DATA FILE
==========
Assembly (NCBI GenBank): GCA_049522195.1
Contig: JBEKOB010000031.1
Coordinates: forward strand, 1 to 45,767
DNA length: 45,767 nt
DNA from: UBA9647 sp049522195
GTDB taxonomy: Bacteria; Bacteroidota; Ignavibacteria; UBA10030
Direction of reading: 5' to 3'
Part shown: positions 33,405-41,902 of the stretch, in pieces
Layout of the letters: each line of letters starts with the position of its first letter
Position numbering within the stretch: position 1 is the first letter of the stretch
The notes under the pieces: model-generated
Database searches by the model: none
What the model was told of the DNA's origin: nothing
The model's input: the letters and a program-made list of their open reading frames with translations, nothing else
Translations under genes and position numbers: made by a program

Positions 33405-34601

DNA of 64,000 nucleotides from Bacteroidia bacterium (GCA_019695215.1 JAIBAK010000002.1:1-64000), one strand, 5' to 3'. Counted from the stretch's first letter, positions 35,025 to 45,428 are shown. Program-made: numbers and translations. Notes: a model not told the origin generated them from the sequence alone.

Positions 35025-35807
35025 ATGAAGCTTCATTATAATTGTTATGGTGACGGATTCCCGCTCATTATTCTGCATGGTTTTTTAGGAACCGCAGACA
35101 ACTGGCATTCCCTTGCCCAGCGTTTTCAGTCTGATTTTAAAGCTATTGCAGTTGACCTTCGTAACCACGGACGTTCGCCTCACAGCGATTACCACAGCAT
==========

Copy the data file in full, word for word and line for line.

Assembly (NCBI GenBank): GCA_049522195.1
Contig: JBEKOB010000031.1
Coordinates: forward strand, 1 to 45,767
DNA length: 45,767 nt
DNA from: UBA9647 sp049522195
GTDB taxonomy: Bacteria; Bacteroidota; Ignavibacteria; UBA10030
Direction of reading: 5' to 3'
Part shown: positions 33,405-41,902 of the stretch, in pieces
Layout of the letters: each line of letters starts with the position of its first letter
Position numbering within the stretch: position 1 is the first letter of the stretch
The notes under the pieces: model-generated
Database searches by the model: none
What the model was told of the DNA's origin: nothing
The model's input: the letters and a program-made list of their open reading frames with translations, nothing else
Translations under genes and position numbers: made by a program

Positions 33405-34601

DNA of 64,000 nucleotides from Bacteroidia bacterium (GCA_019695215.1 JAIBAK010000002.1:1-64000), one strand, 5' to 3'. Counted from the stretch's first letter, positions 35,025 to 45,428 are shown. Program-made: numbers and translations. Notes: a model not told the origin generated them from the sequence alone.

Positions 35025-35807
35025 ATGAAGCTTCATTATAATTGTTATGGTGACGGATTCCCGCTCATTATTCTGCATGGTTTTTTAGGAACCGCAGACA
35101 ACTGGCATTCCCTTGCCCAGCGTTTTCAGTCTGATTTTAAAGCTATTGCAGTTGACCTTCGTAACCACGGACGTTCGCCTCACAGCGATTACCACAGCAT